Purchasing a home with an ARM immediately reduces your housing costs. That makes it easier for you to move into the home you want.

A number of ARMs are available today. Your housing costs may not change for up to a decade with an adjustable loan, so many owners move again before their ARM ever adjusts.

Rates Move Lower in 2014

Mortgage rates shifted higher almost a year ago, at a time when bond market investors thought the Federal Reserve was preparing to end its policies supporting low rates. But that anxiety has subsided, and rates have stabilized since then.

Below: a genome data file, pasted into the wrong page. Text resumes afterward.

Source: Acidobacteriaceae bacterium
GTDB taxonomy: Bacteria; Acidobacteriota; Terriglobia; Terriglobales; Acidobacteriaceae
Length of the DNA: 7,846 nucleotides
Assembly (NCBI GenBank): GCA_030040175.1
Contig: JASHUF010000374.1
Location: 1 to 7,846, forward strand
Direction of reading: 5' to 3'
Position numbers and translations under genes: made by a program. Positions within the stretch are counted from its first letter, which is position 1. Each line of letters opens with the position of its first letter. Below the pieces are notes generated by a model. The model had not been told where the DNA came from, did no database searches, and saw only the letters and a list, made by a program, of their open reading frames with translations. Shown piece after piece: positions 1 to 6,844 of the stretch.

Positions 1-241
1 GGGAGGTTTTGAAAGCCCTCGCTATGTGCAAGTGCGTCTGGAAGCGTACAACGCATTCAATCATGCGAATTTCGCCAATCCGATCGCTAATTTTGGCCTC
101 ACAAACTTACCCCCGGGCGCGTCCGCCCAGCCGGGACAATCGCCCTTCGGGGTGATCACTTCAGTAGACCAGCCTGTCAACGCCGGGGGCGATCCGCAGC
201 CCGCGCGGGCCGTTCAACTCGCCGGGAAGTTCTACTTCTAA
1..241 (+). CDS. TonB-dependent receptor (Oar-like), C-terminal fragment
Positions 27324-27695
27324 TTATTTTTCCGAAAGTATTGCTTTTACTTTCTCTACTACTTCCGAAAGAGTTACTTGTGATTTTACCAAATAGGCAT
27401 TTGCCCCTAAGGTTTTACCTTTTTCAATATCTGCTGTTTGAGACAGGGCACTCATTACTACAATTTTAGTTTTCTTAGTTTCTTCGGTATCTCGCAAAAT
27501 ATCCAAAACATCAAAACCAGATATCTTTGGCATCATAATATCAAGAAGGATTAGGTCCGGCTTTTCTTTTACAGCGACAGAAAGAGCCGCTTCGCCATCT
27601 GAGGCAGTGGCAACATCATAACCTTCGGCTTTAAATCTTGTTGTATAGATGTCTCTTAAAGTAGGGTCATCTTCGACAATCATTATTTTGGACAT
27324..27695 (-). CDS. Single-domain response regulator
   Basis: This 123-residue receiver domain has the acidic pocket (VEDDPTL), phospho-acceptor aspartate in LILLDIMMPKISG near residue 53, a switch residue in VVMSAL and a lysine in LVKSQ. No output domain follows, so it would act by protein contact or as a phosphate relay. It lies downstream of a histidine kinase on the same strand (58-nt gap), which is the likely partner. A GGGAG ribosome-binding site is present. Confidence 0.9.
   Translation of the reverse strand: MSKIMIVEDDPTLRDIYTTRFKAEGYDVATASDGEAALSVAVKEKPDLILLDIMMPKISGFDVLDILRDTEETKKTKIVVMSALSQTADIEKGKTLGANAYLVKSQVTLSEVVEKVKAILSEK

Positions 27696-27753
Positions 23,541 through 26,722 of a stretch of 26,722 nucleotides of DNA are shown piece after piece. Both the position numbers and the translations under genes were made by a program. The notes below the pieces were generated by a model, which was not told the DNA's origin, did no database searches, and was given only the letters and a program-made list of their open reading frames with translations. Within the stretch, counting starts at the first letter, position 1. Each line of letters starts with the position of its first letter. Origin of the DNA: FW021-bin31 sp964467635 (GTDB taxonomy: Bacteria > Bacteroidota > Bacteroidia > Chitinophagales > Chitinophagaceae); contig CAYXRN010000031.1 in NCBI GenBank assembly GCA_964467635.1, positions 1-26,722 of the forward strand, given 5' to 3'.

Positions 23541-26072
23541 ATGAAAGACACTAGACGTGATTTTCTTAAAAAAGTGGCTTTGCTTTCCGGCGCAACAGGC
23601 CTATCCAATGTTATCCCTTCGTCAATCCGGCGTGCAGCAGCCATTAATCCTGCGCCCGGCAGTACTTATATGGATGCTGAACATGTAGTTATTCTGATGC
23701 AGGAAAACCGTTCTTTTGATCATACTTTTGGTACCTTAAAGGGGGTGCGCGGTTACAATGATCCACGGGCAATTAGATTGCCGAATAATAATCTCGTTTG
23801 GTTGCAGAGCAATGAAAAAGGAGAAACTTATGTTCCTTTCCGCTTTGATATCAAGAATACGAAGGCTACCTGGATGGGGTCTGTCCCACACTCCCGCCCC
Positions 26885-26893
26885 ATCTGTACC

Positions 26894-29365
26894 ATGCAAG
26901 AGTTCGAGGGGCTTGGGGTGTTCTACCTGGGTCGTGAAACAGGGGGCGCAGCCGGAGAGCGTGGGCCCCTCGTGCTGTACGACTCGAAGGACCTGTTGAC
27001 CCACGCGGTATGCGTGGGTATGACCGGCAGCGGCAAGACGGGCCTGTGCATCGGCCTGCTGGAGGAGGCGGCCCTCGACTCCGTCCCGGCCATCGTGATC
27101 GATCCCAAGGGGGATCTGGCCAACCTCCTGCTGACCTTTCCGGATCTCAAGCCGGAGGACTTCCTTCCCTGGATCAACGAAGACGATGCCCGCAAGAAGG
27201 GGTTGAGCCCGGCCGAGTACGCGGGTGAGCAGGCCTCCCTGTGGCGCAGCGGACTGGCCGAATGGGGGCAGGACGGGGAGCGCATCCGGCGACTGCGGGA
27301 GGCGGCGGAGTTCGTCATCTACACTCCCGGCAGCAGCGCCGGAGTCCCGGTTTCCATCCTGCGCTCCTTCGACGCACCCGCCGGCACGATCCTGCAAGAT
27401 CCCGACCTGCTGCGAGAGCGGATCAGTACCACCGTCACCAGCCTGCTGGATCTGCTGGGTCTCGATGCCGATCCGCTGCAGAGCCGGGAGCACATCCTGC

In fact, turmoil in the stock and currency markets earlier this year caused rates to drop. Investors across the world tend to buy U.S. Treasury bonds whenever concerns come to the forefront.

Worries about the economic stability of emerging market countries in recent months have encouraged investors to move into safer U.S. Treasuries. Greater demand for Treasury bonds results in lower rates.

That’s why rates have been falling this year for American homebuyers. Mortgage rates are directly tied to movements in the Treasury bond market.


It’s impossible to predict what the value of stocks or bonds will be in the future. We also can’t forecast how mortgage rates will move in coming months.

But we do know that rates have been kept at artificially-low levels for some time due to aggressive action by the Federal Reserve. As America’s economy regains momentum, these measures will be withdrawn and rates will naturally rise.